overall budget.
  • In case the people in service in the Government
    or Autonomous Institutions in substantial
    capacity are selected their service and salary
    will be protected.

20
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21
Resource Generation- Details
  • The first 2 years of the project are incubation
    years. It would take time to set up, and test-run
    tools and deliverables advertise.
  • It is estimated that from the third year onwards,
    the annual revenue may be 8 to 10 of the annual
    investment, i.e. Rs. 17.73 lakhs to Rs. 22.16
    lakhs contributing to Corpus Fund.
  • 6th year on, it will be around 25 to 35 of the
    amount invested, i.e. Rs.55.4 lakhs to Rs.66.48
    lakhs annually.
  • At the end of eight years, there will be at least
    Rs. 201.66 lakhs to Rs. 243.76 lakhs plus
    interests in corpus funds.
  • Hopefully, there will be new lead institutions to
    contribute to corpus fund further, once LDC-IL
    works in full swing.

22
Core Operations to be self-supporting
  • Beyond eight years, Govt may support only events
    (Rs.50 lakhs from CIILs OC-Plan), tasks of
    software development (Rs.64.76 lakhs from our
    OE-Plan), and maintenance of equipments (Rs.15.24
    lakhs from OE-Non-Plan), i.e. Rs.130 lakhs a
    years.
  • The services of the personnel and the IPR costs
    will be paid from 6 interests of the corpus
    funds (Rs.14.63 lakhs) plus anticipated annual
    income, i.e. 66.48 lakhs, i.e. Rs.81.11 lakhs
    generated annually. With Rs.130 lakhs as above,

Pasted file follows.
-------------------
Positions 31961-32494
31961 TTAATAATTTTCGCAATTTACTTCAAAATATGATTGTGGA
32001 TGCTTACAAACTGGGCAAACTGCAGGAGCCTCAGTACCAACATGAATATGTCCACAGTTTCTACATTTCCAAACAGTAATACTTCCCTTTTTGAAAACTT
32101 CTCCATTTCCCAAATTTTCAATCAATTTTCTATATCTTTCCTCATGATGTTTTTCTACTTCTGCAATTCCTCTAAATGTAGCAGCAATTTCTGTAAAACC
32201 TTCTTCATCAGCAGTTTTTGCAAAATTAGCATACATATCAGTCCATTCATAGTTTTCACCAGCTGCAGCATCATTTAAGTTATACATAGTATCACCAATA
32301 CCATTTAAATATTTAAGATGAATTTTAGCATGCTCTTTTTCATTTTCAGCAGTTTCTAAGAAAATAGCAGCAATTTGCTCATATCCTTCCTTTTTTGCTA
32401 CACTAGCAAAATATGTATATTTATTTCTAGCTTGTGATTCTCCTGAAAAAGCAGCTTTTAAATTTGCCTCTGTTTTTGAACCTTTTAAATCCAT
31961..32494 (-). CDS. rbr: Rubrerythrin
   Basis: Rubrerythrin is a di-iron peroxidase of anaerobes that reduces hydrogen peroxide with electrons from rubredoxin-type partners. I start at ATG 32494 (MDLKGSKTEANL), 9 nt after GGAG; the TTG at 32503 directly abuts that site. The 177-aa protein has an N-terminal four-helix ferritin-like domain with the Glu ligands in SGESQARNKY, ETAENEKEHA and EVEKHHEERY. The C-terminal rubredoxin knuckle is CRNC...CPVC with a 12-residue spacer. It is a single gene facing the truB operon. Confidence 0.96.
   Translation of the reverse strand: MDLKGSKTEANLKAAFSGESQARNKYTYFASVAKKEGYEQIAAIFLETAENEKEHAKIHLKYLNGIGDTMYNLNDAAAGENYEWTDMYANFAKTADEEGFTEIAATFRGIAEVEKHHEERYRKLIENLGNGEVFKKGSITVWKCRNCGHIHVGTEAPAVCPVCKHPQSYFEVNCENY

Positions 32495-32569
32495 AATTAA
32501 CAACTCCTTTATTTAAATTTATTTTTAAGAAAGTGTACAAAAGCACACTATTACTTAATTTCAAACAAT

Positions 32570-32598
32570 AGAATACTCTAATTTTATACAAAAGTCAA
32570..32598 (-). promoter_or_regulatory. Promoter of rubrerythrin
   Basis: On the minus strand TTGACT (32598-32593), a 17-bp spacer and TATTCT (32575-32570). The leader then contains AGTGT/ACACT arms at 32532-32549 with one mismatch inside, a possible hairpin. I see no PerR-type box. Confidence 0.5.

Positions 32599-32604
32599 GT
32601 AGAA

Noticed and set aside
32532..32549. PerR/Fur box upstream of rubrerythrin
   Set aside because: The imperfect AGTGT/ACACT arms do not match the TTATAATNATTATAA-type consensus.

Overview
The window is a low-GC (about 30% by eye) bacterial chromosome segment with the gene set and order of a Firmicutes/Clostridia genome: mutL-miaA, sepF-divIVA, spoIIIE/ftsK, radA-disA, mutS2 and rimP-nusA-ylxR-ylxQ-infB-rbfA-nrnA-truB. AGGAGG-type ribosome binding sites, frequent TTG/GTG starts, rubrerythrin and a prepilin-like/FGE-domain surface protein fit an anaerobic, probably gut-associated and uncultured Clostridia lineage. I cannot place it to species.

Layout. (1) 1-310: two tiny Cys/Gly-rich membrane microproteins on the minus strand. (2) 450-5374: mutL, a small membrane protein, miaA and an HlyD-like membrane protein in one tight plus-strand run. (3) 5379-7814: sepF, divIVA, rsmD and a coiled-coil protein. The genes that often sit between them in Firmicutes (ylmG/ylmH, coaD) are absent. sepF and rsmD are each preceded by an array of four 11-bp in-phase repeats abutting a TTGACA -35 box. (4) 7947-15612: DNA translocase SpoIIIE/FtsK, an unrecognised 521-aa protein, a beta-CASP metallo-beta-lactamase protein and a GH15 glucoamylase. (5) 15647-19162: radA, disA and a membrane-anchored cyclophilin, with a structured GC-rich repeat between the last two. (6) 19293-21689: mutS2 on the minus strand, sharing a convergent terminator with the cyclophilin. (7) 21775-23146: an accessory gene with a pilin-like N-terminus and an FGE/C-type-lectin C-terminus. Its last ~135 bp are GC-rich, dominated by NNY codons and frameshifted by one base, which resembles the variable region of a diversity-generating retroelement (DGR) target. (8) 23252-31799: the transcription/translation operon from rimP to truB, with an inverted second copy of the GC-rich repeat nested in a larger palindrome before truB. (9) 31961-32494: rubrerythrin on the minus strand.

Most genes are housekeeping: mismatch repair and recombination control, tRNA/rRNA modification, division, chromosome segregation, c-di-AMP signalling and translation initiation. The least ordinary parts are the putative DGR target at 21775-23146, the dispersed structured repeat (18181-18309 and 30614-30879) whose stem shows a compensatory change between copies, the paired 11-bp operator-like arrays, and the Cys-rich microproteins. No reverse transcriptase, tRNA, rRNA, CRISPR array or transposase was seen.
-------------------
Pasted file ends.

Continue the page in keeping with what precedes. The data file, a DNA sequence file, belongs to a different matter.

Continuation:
the total comes to Rs.211.11 lakhs (approx).

23
Thank you
24
Speech Recognition and Synthesis Objectives
  • 1.      Primarily to build speech recognition and
    synthesis systems.
  • 2.   Although there are ASR TTS systems for
    many western languages, commercially viable
    speech systems are unavailable.
  • 3.     Voice User Interfaces for IT applications
    and services, useful especially in
    telephony-based applications.
  • 4.      If such technology is available in Indian
    languages, people in various semi-urban and rural
    parts of India will be able to use telephones
    and Internet to access a wide range of services
    and information on health, agriculture, travel,
    etc.
  • 5.     However, for this a computer has to be
    able to accept speech input in the users
    language and provide natural speech output.
  • 6.   Also in India, if speech technology is
    coupled with translation systems between the
    various Indian languages.
  • 7.   The main obstacle is to customize this
    technology for various Indian languages is the
    lack of appropriate annotated speech databases.
  • 8.    Focus (i) to collect data that can be used
    for building speech enabled systems in Indian
    languages and (ii) to develop tools that
    facilitate collection of high quality speech data.

25
Goals long short term
26
Methodology
27
Possible Applications
  • Speech to Speech translation for a pair of Indian
    languages, namely, Hindi and Telugu.
  • Command and control applications.
  • Multimodal interfaces to the computer in Indian
    languages.
  • E-mail readers over the telephone.
  • Readers for the visually disadvantaged.
  • Speech enabled Office Suite.

The effort for both Speech Recognition and Speech
Synthesis will be repeated across all 22
Scheduled languages. For Speech Recognition,
spontaneous speech data will be collected along
with read speech. For speech synthesis, data will
be collected from professional speakers, with
very good voice quality. Additional speech data
will be collected to come out with models for
prosody (intonation, duration, etc.) to improve